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6 Green Remodeling Tips and Tricks

6 Green Remodeling Tips and Tricks

If you are planning to remodel your home there are a number of environmentally friendly steps you can take to make your home more sustainable. Home remodeling for the 21st century is a bit more sophisticated, but it is much more practical way of living too, providing green solutions to homes that may not currently feature this component.

Fortunately, green remodeling is not always complex and can involve using some of the same materials found in your home. From a simple room update to a more comprehensive home addition, you can employ the following tips and tricks along the way.

1. Assess your needs. What type of home remodeling project are you looking at? If you are unhappy with a certain room, does it need to be gutted or simply updated? Green thinking will have you examining everything that you can possibly keep including the drywall, flooring, appliances, fixtures and counters. Consider what is still useful and if you still do not want it, find out how you can donate these items to Habitat for Humanity or to some other rehabilitation-oriented charity.

2. Make it better. These days, it isnít the size of your home that matters, rather the use of it. Consider that larger homes consume more energy and are typically occupied by fewer people than a generation ago. You may discover that repurposing a room, such as a den and making it into a family room is a more sensible and cost-effective approach to home renovation. Consider also replacing or removing big bulky furniture with smaller pieces to create the effect of a larger home.

3. Invest with wisdom. As you plan your home renovation, consider carefully the materials that can be used. Instead of opting for the lowest cost and cheapest materials, go for those items that will last longer and will not need to be replaced as often. Also shop for appliances that are Energy Star approved, rated to use less energy and emit fewer emissions. Send your usable appliances to charity or post these on a Freecycle site to give away for reuse.

4. Go natural. Green living means natural living or something as close as possible to this. Start off with replacing all of your incandescent light bulbs with the newer and much more efficient light bulbs such as LED lights. These bulbs last longer and use less energy. Also, make use of natural light, by replacing heavy drapes with sheer curtains. Install skylights above upper floor rooms and hallways, use ceiling fans to move air around on those days that air conditioning is not essential.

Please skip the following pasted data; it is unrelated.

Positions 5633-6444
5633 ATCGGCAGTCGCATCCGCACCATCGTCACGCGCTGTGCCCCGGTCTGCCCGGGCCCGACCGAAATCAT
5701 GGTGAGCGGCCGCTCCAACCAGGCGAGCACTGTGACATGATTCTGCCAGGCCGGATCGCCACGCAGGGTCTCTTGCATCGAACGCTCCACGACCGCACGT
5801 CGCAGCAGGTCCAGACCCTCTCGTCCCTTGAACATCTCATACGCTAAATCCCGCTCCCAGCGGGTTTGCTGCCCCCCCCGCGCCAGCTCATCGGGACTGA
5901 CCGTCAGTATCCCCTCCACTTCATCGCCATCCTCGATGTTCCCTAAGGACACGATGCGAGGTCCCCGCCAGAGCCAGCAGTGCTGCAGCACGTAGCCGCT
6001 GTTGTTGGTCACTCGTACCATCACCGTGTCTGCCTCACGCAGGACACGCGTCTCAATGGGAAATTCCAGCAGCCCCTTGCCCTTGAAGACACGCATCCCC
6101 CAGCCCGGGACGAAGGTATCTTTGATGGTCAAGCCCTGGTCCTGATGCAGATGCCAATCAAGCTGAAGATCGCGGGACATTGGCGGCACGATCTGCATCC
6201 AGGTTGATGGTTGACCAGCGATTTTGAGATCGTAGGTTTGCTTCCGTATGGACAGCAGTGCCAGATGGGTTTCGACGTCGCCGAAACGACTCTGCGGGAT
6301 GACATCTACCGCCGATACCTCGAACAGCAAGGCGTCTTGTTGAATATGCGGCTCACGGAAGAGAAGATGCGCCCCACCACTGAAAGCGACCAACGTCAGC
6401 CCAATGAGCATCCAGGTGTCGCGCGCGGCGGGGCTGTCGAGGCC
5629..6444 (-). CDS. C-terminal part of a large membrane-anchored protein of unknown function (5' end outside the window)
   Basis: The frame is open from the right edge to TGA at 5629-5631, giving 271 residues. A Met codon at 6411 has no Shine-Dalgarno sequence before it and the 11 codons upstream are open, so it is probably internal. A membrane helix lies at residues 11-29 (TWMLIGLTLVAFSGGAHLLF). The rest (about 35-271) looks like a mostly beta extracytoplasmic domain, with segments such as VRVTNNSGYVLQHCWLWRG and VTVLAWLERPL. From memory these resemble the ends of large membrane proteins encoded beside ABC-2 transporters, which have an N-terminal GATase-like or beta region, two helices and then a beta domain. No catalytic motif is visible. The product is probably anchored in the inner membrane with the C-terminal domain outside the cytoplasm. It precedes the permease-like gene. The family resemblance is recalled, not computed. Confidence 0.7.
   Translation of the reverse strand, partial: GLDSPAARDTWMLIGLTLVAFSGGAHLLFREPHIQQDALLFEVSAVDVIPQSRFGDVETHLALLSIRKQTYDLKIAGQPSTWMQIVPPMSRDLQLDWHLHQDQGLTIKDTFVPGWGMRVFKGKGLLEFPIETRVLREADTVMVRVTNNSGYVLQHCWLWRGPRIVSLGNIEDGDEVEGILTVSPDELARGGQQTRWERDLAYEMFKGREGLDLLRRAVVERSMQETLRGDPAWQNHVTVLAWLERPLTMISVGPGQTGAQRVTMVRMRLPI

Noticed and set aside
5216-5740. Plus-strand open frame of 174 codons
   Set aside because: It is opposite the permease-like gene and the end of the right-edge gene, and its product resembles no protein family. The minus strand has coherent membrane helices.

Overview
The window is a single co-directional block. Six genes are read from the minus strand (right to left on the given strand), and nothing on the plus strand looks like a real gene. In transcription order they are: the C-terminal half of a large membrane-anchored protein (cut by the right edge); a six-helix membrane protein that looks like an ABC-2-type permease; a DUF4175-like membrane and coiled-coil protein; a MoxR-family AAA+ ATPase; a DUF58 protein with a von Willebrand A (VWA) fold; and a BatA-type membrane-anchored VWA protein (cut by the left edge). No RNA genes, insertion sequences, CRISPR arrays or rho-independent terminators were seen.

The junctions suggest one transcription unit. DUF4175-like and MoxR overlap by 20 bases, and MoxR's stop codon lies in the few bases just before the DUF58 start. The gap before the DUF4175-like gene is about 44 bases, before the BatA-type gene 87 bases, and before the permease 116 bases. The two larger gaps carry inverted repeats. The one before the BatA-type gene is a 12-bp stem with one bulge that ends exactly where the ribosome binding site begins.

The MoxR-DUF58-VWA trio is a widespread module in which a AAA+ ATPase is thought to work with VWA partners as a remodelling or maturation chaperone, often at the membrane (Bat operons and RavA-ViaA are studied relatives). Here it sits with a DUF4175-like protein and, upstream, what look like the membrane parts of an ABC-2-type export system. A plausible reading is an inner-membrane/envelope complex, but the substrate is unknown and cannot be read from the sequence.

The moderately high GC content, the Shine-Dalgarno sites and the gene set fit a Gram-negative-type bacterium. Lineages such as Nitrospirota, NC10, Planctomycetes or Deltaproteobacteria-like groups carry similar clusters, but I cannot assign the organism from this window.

5. Choose natural building materials. When you are ready to move forward with your construction project, natural building materials are less costly and much more environmentally friendly. In vogue these days are bamboo floors and locally available rocks, the latter offering a more distinctive and interesting look than traditional cut rock. Some people are now using straw bales as home building blocks while cotton is a proven and safe insulation material that will not irritate your skin.

6. Avoid toxic materials. Green living greatly decreases the chance that you will be exposed to toxic materials. Still, you may need to read labels and familiarize yourself with some of the terms used. House paint can especially be worrisome, but there are any number of paints that are free of volatile organic compounds such as benzene. If you need carpeting, Earthweave is a 100 percent sustainable floor covering that is biodegradable and entirely compostable. If you need new furniture, consider renewable materials including seagrass, abaca and rattan as recommended by Apartment Therapy.

Green Considerations

Certainly, your green living considerations will be impacted by what you can afford. Still, unless you are looking at including solar panels, tapping geothermal energy or radiant flooring. Each of these items are good ones, but you simply may not have enough green to pay for a radical green overhaul of your home. Keep it sensible and you can still be on the road to sustainability.

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